Lemon Curd, Rhubarb, and Chives

Recently, I decided to try lemon curd. My first try was a beautiful yellow cream with a standout lemon tang. It was actually surprinsgly easy. I used the recipe from Nourishing Gourmet, except I used just the three yolks and saved the whites for another recipe. Today I made it again, but I used the whites…and it didn’t turn out as well. It was a little more like custard than curd, but it still worked great with a mixture of roasted rhubarb and Swedish wild berries.
Rhubarb here is pretty prolific. It grows both in gardens and feral from May to September, so Sweden has many great Rhubarb recipes. I think simple recipes like crumbles are the best.
For dinner I used some some leftover tofu, bamboo shoots, and coconut milk from the freezer. Not exactly local…but I bought them this winter. I threw in some wild chives I found growing in the forest at the end of cooking so they would stay firm and bright green. They are really nice and almost like some sort of fresh green pasta. Of course they were also free, but I had to get repeatedly stung by wild nettles (which I also eat) and wade through my competitors who are a bunch of snails of varying sizes and colors. I guess I could theoretically eat those too…but I read that you have to feed them edible greens for 7 days, which seems like it would deplete my salad supply and in general not be worth it.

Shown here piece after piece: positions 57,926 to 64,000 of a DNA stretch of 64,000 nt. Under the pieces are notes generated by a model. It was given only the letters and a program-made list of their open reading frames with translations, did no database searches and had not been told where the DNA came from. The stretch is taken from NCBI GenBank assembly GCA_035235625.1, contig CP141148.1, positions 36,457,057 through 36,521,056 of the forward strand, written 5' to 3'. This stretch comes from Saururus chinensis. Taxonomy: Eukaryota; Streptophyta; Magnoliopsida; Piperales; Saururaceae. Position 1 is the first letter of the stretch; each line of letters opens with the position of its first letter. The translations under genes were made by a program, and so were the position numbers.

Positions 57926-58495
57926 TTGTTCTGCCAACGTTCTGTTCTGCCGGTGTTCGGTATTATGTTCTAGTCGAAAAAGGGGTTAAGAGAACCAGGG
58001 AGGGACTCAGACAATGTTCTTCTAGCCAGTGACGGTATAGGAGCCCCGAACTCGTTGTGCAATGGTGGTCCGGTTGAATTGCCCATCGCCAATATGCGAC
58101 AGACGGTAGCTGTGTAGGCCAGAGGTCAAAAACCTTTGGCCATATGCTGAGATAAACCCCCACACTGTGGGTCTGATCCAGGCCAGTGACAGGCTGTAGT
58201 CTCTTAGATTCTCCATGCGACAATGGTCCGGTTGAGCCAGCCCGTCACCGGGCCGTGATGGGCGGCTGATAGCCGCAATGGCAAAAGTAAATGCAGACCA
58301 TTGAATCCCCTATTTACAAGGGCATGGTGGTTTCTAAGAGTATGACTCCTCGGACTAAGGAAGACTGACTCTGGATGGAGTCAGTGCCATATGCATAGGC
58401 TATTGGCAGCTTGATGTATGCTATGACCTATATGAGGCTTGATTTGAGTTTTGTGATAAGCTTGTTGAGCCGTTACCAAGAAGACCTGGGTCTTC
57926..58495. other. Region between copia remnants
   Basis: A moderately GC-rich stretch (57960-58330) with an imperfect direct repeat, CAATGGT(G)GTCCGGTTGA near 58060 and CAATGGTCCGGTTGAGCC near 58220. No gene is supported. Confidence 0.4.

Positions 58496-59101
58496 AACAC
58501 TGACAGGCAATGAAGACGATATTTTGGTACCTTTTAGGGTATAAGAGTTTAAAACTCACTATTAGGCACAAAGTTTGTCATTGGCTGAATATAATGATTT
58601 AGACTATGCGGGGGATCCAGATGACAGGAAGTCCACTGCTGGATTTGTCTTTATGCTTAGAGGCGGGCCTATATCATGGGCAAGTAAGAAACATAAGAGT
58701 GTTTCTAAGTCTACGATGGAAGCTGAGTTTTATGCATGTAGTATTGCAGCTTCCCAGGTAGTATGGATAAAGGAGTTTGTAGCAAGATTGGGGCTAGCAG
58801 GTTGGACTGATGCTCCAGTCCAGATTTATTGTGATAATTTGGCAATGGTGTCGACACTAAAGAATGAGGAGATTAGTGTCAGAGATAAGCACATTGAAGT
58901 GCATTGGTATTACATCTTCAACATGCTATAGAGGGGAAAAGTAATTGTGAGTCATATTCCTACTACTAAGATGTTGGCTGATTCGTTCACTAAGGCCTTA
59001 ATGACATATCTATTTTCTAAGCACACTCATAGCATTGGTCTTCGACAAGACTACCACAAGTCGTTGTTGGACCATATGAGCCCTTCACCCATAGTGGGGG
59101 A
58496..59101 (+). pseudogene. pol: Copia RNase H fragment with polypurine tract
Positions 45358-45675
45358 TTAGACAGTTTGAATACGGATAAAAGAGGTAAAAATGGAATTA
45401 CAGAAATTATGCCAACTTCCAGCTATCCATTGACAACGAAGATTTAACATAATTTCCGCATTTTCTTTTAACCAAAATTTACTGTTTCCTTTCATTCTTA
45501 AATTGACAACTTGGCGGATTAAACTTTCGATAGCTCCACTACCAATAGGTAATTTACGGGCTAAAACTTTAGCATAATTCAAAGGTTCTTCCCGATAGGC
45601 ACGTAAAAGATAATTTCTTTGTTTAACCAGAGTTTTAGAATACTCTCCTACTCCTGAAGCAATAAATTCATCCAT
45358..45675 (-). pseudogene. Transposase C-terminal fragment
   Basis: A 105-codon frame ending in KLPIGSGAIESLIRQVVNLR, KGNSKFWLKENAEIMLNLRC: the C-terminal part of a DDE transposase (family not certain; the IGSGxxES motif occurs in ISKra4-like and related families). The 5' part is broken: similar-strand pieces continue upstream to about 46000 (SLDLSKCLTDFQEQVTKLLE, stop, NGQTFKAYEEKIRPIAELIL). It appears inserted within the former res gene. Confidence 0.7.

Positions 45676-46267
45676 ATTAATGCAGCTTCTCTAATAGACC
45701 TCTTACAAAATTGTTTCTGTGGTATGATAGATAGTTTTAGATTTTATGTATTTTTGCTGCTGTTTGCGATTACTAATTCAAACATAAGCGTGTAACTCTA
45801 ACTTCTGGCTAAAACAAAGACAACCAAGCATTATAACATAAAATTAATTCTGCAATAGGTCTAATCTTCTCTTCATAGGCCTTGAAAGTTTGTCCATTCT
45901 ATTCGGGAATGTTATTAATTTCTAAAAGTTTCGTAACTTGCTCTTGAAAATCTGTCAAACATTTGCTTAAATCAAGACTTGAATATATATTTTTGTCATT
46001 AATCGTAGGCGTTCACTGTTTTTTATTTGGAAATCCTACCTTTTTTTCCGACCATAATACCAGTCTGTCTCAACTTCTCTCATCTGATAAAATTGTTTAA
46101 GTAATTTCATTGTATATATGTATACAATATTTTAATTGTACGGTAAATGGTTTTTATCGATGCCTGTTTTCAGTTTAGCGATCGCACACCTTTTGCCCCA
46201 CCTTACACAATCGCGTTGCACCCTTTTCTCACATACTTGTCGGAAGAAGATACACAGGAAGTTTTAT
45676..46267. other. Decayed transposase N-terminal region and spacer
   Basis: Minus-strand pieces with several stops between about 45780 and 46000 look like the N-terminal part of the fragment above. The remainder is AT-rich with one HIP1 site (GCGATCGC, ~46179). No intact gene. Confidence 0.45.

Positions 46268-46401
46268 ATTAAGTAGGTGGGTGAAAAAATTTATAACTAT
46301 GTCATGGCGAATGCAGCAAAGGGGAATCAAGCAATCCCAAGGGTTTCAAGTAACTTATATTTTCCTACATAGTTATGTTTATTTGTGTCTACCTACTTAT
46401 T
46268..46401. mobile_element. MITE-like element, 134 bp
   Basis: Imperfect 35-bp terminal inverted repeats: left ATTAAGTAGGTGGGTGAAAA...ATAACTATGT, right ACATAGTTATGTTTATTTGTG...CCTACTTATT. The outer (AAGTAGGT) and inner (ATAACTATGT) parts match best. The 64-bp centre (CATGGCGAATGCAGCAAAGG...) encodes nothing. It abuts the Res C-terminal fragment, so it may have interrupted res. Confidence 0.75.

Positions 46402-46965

Recipe: Queen Bees



In my bee keeping class we are raising queens. In order to raise lots of queens, we had to manipulate the hive, by removing the original queen, who we put in a new hive, and adding larvae of the right age in special tiny homemade wax cups. Normally these larvae would have been workers, but because the bees do not have a queen they feed these special foods like royal jelly to raise new queens.

Normally, the first queen to hatch would simply kill the rest, but once we had the cells growing we removed them to the boxes in these two pictures. In the box we put some sugar and a cup of bees! Yes, a cup. We took some bees from the hive and put them in bucket, spraying them with water to keep them from flying. Impressively enough, the angry wet bees can be easily scooped up. The cup of bees will feed the queen cell until it is old enough to be put in a real hive. It’s a way to get lots of queens to create lots of new hives.


Enjoying the Hummingbird Cake

I make cake pretty rarely, but this was a great one and completely worth all the sugar. Previous post about the cake. I used olive oil in my recipe instead of canola and nobody noticed.


What inspired me to make it is the amazing carrot cake that is popular in Sweden, which I plan to make soon and post the recipe here.